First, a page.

by Matt Law
Used to describe sediments when discussing site formation processes, the adjective 'aeolian' means wind blown. In the UK, aeolian deposits are most commonly found dating from the Pleistocene, where they were laid down in periglacial tundra-like conditions, and particularly during the Devensian period; although the same processes of erosion and deposition by wind can occur today (English Heritage 2004, 6), especially in coastal dune environments.
Pleistocene aeolian deposits commonly fall into two categories, determined by the dominant particle size:
- Coversands. Coversands are the remnants of dune systems. They are usually formed of moderately well or well sorted sand sized material, comprising predominantly rounded to well rounded particles. If the material originated in a coastal environment, there may be fragments of marine shell present (English Heritage 2004, 7). The process by which coversands form is called saltation. During this process wind picks up exposed sediment - for example from the coast or from glacial outwash - and deposits it as the wind strength subsides. Subsequent gusts may repeat the process, allowing coversands to be transported in stages (Evans 1978, 72).
- Loess. Loess deposits are commonly formed during glacial periods when the sea-level lowered, leaving large areas of fine-grained sediment exposed. They are predominantly formed of silt-sized material, although there may also be a large proportion of clay-sized material. Loess can be carried hundreds or thousands of miles. When loess is re-sorted and deposited by fluvial action (e.g. being carried in floodwaters), it gives rise to brickearth (English Heritage 2004, 7).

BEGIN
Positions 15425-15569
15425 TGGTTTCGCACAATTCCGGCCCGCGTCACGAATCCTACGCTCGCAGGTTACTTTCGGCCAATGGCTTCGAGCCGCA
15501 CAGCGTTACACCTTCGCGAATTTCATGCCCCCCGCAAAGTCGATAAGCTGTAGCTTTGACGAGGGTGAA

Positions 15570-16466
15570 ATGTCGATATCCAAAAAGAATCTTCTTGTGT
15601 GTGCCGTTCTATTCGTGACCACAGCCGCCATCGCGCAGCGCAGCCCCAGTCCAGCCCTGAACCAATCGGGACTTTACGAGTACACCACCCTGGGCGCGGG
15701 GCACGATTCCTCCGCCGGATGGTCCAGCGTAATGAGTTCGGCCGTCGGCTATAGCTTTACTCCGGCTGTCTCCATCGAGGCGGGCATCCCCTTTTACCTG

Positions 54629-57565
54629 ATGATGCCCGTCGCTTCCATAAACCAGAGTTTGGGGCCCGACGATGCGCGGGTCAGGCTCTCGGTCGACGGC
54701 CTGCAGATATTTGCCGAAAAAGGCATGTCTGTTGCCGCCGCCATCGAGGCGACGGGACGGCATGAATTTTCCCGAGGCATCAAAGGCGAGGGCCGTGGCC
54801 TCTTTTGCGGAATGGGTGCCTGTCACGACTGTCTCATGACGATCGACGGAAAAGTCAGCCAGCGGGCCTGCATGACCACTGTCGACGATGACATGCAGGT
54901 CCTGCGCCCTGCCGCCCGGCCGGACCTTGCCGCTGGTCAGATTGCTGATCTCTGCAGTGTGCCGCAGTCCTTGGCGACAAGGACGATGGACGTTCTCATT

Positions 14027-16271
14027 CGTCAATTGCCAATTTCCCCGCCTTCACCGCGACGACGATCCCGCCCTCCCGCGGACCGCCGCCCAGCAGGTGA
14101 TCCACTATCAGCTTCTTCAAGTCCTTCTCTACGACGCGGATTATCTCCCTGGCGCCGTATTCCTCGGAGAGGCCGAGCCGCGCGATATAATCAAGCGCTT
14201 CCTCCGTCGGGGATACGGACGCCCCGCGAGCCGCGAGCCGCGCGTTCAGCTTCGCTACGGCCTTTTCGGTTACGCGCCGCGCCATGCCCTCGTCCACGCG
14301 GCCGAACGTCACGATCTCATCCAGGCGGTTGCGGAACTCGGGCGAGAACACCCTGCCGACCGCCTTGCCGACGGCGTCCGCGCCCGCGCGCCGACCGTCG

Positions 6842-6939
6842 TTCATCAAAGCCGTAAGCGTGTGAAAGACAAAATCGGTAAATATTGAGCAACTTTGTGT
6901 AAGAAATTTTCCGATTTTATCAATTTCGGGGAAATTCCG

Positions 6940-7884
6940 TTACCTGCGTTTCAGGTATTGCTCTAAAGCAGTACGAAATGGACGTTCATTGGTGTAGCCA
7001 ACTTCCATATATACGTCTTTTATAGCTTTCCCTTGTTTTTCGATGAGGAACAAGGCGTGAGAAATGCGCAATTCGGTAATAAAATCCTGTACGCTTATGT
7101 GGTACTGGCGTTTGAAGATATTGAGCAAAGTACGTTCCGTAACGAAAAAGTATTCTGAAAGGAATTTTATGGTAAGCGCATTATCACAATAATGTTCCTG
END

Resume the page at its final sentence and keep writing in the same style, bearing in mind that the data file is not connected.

Video explaining saltation, by Matt Law
Holocene wind-blown deposits tend to derive from local conditions and only travel comparatively short distances (English Heritage 2004, 8). Sand dunes, for example, are common in most coastal locations where there is low-lying gently sloping terrain. Many dunes in Britain formed during prehistory when there were abundant supplies of sand in shallow coastal seas. These were brought onto land by waves where some of the sand dried enough to be carried by the wind beyond the reach of the sea (Ritchie 2001, 3). As there are no longer abundant supplies of offshore sand, most British dune systems are now subject to erosion.
Aeolian deposits are usually well-sorted, meaning that they are dominated by one particle size (Goldberg & Macphail 2006, 16). Quartz grains in aeolian sands are typically rounded, as aeolian transport is more effective than water in rounding grains (Goldberg and Macphail 2006, 17).
English Heritage, 2004. Geoarchaeology: Using Earth Sciences to Understand the Archaeological Record, Eastney: English Heritage Centre for Archaeology.
Evans, John G., 1978. An Introduction to Environmental Archaeology, London: Elek.
Goldberg, Paul, and Macphail, Richard I., 2006. Practical and Theoretical Geoarchaeology. Oxford: Blackwell
Ritchie, William, 2001. Coastal dunes: resultant dynamic position as a conservational managerial objective. In J.A. Houston, S.E. Edmonson, and P.J. Rooney, eds., Coastal Dune Management: shared experience of European conservation practice. Liverpool: Liverpool University Press. pp. 1-16.
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